July 7, 2017
By Bob Coleman
Editor, Fraud Friday
Fraud Friday — Payment Processing Company CEO Gets 15 Months for Unauthorized Withdrawals
“Payment processors who knowingly facilitate consumer fraud commit a federal offense,” says Acting Assistant Attorney General Chad A. Readler of the Justice Department’s Civil Division. “We are committed to protecting consumers from unknown withdrawals from their bank accounts, and we will prosecute any individual who knowingly assist these fraud schemes.”
In an email message quoted in the charging documents, Neil Godfrey advised a fraudulent merchant that “the lesson we have learned is that we must trick the [bank] folk. It means you need to set up some type of website front. What we need to do is set up a legitimate website selling anything you can think of – that is what you get approved on. It is irrelevant if anything is ever sold there – just so it exists. . . . In the mean time we set up false credit card approval etcetera. It is this we use to run the transactions. Yes, there will be a lot of returns, but what we do is send through transactions over the next few weeks that don’t have high returns. They stop looking and then we can run the regular stuff. . . . [A]fter several months we junk that company and go to another company.”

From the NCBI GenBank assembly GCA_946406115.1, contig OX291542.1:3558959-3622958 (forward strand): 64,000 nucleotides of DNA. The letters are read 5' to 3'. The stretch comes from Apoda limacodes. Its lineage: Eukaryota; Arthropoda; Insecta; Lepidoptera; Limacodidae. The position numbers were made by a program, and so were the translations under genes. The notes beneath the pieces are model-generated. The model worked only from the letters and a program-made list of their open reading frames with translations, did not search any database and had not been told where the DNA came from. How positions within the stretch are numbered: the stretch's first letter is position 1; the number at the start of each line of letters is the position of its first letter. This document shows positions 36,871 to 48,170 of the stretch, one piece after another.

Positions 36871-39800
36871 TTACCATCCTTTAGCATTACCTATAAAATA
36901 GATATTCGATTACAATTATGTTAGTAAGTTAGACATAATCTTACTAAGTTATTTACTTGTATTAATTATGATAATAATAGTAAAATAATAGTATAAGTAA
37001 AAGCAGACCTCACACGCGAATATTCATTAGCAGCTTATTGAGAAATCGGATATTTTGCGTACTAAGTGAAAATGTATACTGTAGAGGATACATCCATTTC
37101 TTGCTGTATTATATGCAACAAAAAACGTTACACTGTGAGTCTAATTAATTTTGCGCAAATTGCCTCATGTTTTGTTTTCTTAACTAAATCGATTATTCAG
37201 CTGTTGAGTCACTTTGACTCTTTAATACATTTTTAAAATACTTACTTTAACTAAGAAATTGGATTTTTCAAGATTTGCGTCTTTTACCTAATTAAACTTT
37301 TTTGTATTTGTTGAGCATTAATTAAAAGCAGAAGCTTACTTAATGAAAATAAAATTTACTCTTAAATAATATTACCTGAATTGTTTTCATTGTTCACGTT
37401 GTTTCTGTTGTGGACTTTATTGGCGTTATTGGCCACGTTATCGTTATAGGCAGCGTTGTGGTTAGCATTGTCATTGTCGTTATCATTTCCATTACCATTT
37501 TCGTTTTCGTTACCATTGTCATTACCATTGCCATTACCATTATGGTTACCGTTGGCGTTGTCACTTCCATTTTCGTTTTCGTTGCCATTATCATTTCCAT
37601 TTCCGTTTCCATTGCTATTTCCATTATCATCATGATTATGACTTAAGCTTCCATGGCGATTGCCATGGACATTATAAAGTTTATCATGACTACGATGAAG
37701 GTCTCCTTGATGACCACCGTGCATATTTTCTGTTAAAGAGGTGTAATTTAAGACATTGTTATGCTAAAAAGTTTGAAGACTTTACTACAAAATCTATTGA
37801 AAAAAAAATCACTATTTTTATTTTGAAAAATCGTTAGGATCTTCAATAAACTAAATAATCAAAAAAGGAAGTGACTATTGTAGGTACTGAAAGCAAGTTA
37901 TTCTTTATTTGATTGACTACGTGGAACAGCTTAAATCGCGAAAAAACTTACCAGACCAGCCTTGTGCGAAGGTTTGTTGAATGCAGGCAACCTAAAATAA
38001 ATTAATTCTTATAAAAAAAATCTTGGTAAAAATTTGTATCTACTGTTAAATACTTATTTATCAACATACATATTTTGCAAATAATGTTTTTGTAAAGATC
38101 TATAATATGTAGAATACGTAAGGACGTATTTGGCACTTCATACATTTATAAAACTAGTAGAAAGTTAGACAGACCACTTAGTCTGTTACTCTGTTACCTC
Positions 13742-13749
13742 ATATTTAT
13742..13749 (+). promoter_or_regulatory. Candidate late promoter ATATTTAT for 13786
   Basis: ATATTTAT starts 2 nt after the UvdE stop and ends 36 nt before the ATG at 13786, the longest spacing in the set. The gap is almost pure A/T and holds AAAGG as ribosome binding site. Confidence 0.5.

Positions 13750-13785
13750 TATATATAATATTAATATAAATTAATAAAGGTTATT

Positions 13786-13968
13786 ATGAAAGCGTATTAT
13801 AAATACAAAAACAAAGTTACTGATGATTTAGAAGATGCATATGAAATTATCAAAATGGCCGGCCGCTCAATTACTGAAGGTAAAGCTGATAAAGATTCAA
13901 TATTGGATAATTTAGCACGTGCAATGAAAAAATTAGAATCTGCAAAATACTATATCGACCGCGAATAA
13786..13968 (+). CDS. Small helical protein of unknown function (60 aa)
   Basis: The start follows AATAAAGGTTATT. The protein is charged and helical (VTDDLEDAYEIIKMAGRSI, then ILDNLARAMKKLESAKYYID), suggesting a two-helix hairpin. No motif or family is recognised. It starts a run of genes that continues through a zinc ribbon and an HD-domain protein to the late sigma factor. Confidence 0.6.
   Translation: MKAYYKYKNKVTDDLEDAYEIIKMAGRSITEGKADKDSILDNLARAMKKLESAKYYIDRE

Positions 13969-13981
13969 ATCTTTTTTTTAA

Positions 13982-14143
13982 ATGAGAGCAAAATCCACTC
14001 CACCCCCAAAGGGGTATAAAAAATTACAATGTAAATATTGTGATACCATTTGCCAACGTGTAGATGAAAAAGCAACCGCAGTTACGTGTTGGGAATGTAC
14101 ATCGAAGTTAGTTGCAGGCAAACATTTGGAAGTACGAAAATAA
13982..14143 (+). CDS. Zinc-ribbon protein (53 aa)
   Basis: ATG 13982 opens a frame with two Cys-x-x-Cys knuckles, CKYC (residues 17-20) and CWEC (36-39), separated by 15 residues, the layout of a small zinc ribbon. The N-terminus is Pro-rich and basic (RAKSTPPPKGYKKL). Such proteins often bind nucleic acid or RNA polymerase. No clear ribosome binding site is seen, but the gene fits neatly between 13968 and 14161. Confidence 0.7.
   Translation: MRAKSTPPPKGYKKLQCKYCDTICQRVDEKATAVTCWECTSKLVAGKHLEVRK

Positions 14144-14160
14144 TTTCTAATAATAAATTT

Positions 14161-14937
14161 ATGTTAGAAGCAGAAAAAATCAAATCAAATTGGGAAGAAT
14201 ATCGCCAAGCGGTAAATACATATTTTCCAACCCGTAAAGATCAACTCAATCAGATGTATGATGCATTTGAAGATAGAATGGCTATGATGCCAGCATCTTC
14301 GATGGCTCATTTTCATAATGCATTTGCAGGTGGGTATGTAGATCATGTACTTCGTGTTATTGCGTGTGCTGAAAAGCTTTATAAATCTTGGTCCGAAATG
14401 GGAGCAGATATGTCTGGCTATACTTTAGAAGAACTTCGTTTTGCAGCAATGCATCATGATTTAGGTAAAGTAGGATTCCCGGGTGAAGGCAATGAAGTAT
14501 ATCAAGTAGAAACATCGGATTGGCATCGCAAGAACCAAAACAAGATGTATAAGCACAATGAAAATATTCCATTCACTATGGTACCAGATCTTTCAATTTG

Godfrey used a Santa Ana processing company named Check Site Inc. to assist at least two fraudulent merchants. The merchants operated or worked with websites that purportedly offered subscriptions, clubs, sweepstakes or payday loans. But in many cases, the websites were a ruse to harvest consumers’ bank account information. Instead of providing consumers with payday loans or other services advertised, the merchants operating the websites used the bank information provided by the consumers to withdraw money from the consumers’ bank accounts. Using Check Site, Godfrey knowingly processed the merchants’ fraudulent withdrawals and provided the merchants with access to the banking system.
Godfrey, 79, was sentenced to serve 15 months in prison, followed by one year of supervised release. He was ordered to pay a $50,000 fine forfeit $100,000.